|Romina Gieseman, CPNP|
According to the New York Times, federal authorities reported a 43 percent drop in the obesity rate among 2-to 5-year-old children over the past decade. This is a significant finding that has given some researchers hope that policy changes, may positively affect health behavior. The behaviors cited that are believed to have contributed to the decline are:
1. Children now consume less calories from sugary beverages than they did in 1999 and consume 4-7% less calories than they did ten years ago (down 7% for boys; down 4% for girls).
2. More women are breastfeeding, which can lead to healthier weight gain for younger children.
3. Families with children have been buying lower-calorie foods over the past decade.Children ages 2 to 5 years old from low-income families have a 6% decrease in obesity from 2004-2012. (New York Times; 2/26/14)
Barry M. Poplin, a researcher at the University of North Carolina at Chapel Hill, stated that the buying of lower-calorie foods over the past decade was unrelated to the economic downturn. He gave credit to the WIC program, which stands for the federally funded "Special Supplemental Nutrition Program for Women, Infants and Children"(WIC). The program has reduced funding to subsidize fruit juices, cheese and eggs while it has increased funding for whole fruits and vegetables. First Lady Michelle Obama has also led a push to change exercise and eating habits through television and other marketing venues like the internet.This is significant progress, but we still need to be more aware how important it is to start obesity prevention at a young age. Obesity and all the disease risks associated with obesity set in during the preschool years and become established. After that, "obesity is very difficult to shake," stated Dr. Jeffrey P. Koplan, a professor of medicine and public health at Emory University in Atlanta.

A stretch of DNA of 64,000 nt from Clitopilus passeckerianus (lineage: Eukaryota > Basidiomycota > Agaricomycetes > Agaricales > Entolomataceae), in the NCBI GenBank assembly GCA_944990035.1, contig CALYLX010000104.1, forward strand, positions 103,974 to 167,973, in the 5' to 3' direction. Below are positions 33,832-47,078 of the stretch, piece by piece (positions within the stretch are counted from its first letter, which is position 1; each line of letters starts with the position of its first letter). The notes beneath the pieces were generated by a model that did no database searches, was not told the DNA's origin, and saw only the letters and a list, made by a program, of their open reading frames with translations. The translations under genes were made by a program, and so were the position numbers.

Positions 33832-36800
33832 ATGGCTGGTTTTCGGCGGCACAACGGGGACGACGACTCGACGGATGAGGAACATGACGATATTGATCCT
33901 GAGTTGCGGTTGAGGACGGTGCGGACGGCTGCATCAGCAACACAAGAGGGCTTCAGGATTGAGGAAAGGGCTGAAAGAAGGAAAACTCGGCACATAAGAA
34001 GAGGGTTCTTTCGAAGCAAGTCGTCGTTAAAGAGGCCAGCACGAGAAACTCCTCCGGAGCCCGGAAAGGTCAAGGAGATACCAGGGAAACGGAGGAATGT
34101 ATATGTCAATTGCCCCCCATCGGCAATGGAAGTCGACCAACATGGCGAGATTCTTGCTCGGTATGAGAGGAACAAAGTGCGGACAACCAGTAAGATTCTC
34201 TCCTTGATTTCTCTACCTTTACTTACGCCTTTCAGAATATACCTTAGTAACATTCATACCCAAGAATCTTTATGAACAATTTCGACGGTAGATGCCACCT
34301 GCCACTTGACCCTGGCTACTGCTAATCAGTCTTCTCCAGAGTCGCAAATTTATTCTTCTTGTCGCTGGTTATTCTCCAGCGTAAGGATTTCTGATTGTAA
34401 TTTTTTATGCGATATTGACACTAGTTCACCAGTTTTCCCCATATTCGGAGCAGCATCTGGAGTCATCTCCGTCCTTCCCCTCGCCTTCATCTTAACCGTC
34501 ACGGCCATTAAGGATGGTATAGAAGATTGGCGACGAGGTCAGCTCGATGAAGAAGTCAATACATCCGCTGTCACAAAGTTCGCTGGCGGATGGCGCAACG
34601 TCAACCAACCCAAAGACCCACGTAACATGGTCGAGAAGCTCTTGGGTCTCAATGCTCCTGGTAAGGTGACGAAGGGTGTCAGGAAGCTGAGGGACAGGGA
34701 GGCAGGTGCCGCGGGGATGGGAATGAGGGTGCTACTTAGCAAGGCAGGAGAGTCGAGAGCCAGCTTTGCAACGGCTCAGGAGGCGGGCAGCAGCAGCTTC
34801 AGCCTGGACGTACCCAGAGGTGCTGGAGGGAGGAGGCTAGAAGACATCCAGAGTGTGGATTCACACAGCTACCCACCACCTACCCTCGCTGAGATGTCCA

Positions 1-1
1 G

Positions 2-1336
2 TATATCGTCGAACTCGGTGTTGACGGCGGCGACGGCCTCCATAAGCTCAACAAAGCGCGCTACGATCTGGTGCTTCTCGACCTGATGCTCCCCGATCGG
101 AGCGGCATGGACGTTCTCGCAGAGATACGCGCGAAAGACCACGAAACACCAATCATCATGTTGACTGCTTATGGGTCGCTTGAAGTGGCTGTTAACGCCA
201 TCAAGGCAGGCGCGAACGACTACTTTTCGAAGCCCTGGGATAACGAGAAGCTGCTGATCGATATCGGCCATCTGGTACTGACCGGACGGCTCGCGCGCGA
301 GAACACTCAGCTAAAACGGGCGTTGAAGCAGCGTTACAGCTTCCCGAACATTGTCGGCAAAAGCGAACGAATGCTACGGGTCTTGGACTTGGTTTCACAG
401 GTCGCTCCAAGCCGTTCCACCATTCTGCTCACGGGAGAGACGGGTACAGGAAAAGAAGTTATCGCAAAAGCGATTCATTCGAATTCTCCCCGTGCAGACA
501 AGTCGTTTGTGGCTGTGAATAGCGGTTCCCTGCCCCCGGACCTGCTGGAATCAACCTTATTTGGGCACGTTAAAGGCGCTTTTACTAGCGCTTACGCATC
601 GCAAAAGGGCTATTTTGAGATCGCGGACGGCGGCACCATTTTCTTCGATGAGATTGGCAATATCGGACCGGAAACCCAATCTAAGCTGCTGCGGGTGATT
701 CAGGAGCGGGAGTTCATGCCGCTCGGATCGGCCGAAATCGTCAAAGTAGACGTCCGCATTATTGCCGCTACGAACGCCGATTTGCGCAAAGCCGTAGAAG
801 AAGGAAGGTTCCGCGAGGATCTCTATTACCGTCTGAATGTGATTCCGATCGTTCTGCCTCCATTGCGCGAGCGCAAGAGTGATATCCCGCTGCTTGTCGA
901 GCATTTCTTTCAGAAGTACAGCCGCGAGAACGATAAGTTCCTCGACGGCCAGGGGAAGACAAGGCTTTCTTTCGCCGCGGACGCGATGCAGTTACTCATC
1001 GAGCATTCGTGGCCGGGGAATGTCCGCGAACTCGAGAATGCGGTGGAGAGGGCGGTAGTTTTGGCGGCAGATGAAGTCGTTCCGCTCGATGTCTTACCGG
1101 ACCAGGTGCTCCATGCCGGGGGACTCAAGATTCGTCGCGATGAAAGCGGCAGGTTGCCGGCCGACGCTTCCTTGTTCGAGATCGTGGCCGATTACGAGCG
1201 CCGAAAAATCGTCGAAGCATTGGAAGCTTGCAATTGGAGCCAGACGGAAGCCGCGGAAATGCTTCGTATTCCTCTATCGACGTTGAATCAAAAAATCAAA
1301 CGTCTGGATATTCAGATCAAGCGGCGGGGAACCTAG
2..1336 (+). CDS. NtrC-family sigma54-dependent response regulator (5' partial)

With over a decade's worth of research, we see that one in 3 adults are obese, 17% of all children ages 2-19-years old are obese and the highest increase in obesity has been for women over 60. There has been an increase in the number of children who are now being raised by their grandmothers. It is not clear whether or not children raised by grandparents who are themselves obese, have a higher risk of childhood obesity.Dr. Cynthia L. Ogden, a researcher for the Centers for Disease Control and Prevention and the lead author of a report published March 5,2014 for the Journal of the American Medical Association, found that about one in 12 children in this age group (2-5 years old) was obese in 2012. The rates for minorities were much higher than for the age group in population in general. Rates for African-Americans are one in nine and for Hispanics one in six. You can find more information on the report at http://www.cdc.gov/media/releases/2014/p0225-child-obesity.html